Rising Energy Costs Eyed Amid Brutal Cold Snap Gripping US - NECN
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Rising Energy Costs Eyed Amid Brutal Cold Snap Gripping US

This winter, energy costs were projected to grow by 12 percent for natural gas, 17 percent for home heating oil, 18 percent for propane and 8 percent for electricity, according to U.S. Energy Information Administration

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    NEWSLETTERS

    Boiling Water Turns to Snow at -31 F on Mt. Washington

    With hurricane force winds and temps of -31 degrees, Mt. Washington, New Hampshire, weather observer Adam Gill stepped outside this frigid morning to show how boiling water instantly turns to snow atop the mountain. (Published Thursday, Dec. 28, 2017)

    Plunging temperatures across half the country on Thursday underscored a stark reality for low-income Americans who rely on heating aid: Their dollars aren't going to go as far this winter because of rising energy costs.

    Forecasters warned people to be wary of hypothermia and frostbite from an arctic blast that's gripping a large swath from the Midwest to the Northeast, where the temperature, without the wind chill factored in, dipped to minus 32 (minus 35 Celsius) on Thursday morning in Watertown, New York.

    Even before the cold snap, the Department of Energy projected that heating costs were going to track upward this winter, and many people are keeping a wary eye on their fuel tanks to ensure they don't run out.

    The burden caused by higher prices and higher energy usage is felt by all Americans, especially those who struggle to stay warm.

    Elizabeth Parker, 88, of Sanford, Maine, said she lives in fear of running out of heating fuel and remains vigilant in monitoring the gauge outside her trailer. She said she is allowed to request a fuel delivery thanks to federal aid, but only when her gauge dips to one-eighth of a tank.

    "I couldn't get along without it," said Parker, who lives with her husband, Robert Parker, 93, along with a cat, a dog and four birds.

    Prolonged, dangerous cold weather this week has sent advocates for the homeless scrambling to get people off the streets and to bring in extra beds for them. Warming centers also were set up in some locations. Frozen pipes and dead car batteries added to the misery across the region.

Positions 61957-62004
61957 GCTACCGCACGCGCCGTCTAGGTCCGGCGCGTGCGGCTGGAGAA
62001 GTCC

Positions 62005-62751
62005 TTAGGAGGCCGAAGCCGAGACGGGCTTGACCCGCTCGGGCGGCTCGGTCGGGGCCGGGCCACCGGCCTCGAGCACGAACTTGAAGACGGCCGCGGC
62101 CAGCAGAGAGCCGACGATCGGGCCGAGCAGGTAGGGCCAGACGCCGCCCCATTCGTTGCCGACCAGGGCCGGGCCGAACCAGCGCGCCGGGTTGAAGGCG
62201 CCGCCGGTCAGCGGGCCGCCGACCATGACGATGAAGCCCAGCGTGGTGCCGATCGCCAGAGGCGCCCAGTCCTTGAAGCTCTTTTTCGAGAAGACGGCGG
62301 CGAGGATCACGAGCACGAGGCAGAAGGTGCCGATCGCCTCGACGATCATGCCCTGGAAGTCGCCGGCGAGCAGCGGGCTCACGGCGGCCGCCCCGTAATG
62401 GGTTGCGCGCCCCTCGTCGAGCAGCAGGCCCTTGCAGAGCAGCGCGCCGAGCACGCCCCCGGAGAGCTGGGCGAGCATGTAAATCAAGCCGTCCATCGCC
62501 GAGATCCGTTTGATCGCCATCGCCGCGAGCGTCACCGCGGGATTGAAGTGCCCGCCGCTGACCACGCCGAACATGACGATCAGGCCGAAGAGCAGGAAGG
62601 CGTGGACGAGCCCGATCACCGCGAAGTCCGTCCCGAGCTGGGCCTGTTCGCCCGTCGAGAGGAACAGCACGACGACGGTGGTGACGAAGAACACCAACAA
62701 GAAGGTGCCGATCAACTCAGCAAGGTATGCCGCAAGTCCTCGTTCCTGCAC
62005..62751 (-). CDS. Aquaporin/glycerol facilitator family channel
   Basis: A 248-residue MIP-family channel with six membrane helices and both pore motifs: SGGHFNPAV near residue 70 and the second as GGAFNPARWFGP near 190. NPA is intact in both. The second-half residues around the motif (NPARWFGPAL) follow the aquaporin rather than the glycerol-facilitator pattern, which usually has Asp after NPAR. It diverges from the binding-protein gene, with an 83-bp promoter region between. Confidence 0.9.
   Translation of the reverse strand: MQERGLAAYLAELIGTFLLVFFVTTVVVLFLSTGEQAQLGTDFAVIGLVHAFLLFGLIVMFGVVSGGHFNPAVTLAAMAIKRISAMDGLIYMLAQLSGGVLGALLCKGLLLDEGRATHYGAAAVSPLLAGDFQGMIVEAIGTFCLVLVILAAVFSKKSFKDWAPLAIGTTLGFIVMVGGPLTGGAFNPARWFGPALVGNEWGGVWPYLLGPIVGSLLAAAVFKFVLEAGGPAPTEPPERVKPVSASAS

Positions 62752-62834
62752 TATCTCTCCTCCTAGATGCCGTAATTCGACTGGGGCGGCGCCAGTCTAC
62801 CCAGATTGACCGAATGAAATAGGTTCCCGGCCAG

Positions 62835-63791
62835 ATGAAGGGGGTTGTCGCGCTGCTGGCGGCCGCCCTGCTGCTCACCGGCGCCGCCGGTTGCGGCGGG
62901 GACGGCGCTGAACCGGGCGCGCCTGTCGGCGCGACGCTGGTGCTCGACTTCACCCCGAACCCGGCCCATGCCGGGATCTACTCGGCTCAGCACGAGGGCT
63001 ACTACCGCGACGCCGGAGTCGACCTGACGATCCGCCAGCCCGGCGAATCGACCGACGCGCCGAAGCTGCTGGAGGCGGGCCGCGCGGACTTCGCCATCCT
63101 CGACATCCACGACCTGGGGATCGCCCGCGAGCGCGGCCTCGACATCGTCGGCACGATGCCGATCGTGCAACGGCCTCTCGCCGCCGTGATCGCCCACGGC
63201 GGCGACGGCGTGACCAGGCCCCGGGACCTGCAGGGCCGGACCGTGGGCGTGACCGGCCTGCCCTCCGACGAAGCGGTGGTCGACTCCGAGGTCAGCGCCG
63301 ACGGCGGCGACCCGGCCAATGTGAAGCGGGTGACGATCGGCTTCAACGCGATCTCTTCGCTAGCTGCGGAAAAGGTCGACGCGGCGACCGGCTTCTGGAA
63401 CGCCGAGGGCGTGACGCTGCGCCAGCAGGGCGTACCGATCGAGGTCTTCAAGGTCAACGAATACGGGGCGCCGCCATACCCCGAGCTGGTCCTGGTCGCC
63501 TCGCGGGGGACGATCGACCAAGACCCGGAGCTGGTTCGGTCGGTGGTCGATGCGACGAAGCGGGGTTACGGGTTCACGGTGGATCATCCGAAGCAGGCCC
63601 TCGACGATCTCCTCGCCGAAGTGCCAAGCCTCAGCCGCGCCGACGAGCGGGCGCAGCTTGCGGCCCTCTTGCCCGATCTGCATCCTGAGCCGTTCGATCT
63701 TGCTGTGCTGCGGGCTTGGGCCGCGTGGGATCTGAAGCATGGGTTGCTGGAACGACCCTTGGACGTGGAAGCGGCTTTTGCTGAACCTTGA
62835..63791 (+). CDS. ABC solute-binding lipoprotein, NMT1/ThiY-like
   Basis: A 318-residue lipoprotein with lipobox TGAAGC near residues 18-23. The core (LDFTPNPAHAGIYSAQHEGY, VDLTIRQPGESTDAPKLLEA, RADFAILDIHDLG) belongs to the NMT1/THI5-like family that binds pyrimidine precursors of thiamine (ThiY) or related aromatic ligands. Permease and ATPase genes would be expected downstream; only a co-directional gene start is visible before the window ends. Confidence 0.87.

President Donald Trump said the East Coast could be facing "the COLDEST New Year's Eve on record" and poked fun at scientists who say the earth, in general, is getting warmer.

    "Perhaps we could use a little bit of that good old Global Warming that our Country, but not other countries, was going to pay TRILLIONS OF DOLLARS to protect against," Trump tweeted. "Bundle up!"

    Trump has repeatedly expressed skepticism about climate change science, calling global warming a "hoax" created by the Chinese, and has announced his intention to pull the U.S. out of the Paris climate agreement aimed at curbing greenhouse gas production. The U.N.'s weather and climate agency, though, has said 2017 is on track to be the hottest year on record aside from those impacted by the El Nino phenomenon.

    In western New York and Erie, Pennsylvania, residents were still cleaning up from massive snowfall. Firefighters had to use a bucket loader to rescue someone trapped in her home in Lorraine, New York.

    In Ohio, a dog was found frozen solid on the porch of a house in Toledo, and a third body was recovered near a car that slid off an icy road and flipped into a canal days earlier in the city of Oregon.

    Despite the cold, there was some good news for recipients of federal aid from the Low-Income Home Energy Assistance Program. Trump, a Republican, released nearly $3 billion, or roughly 90 percent, of the funding in October after previously trying to eliminate the program.

    But projected energy cost increases will effectively reduce the purchasing power by $330 million, making it imperative that the remaining funds be released, said Mark Wolfe, executive director of the National Energy Assistance Directors' Association.

    This winter, energy costs were projected to grow by 12 percent for natural gas, 17 percent for home heating oil, 18 percent for propane and 8 percent for electricity, according to the U.S. Energy Information Administration.

    Energy prices may even be higher than those projections. According to Wolfe, colder weather could lead to even higher levels of consumption, and resulting prices could push the cost of winter heating up to $1,800 this winter for those using heating oil, 45 percent more than last year's level.

    In North Carolina, the governor signed an emergency declaration to allow heating fuel to be more easily distributed during the chilly blast.

    On Thursday, cold weather records were set from Arkansas to Maine, and the cold air will linger through the weekend, reaching as far south as Texas and the Florida Panhandle through the weekend.

    In New Hampshire, the cold set a record for the day of minus 34 (minus 37 Celsius) atop the Northeast's highest peak, Mount Washington, where a video was posted showing a weather observer emptying a pitcher of boiling water into the air, where it immediately turns to snow.

    In the Midwest, temperatures in Minneapolis aren't expected to top zero (minus 18 Celsius) this weekend, and it likely will be in the teens (minus 11 Celsius to minus 7 Celsius) when the ball drops on New Year's Eve in New York City.

    It was so cold officials in New Jersey canceled a New Year's Day polar bear plunge, in which swimmers dash into the Atlantic Ocean.

    A winter storm warning was in effect for much of Montana, calling for significant snowfall followed by dangerously cold temperatures as 2017 comes to an end.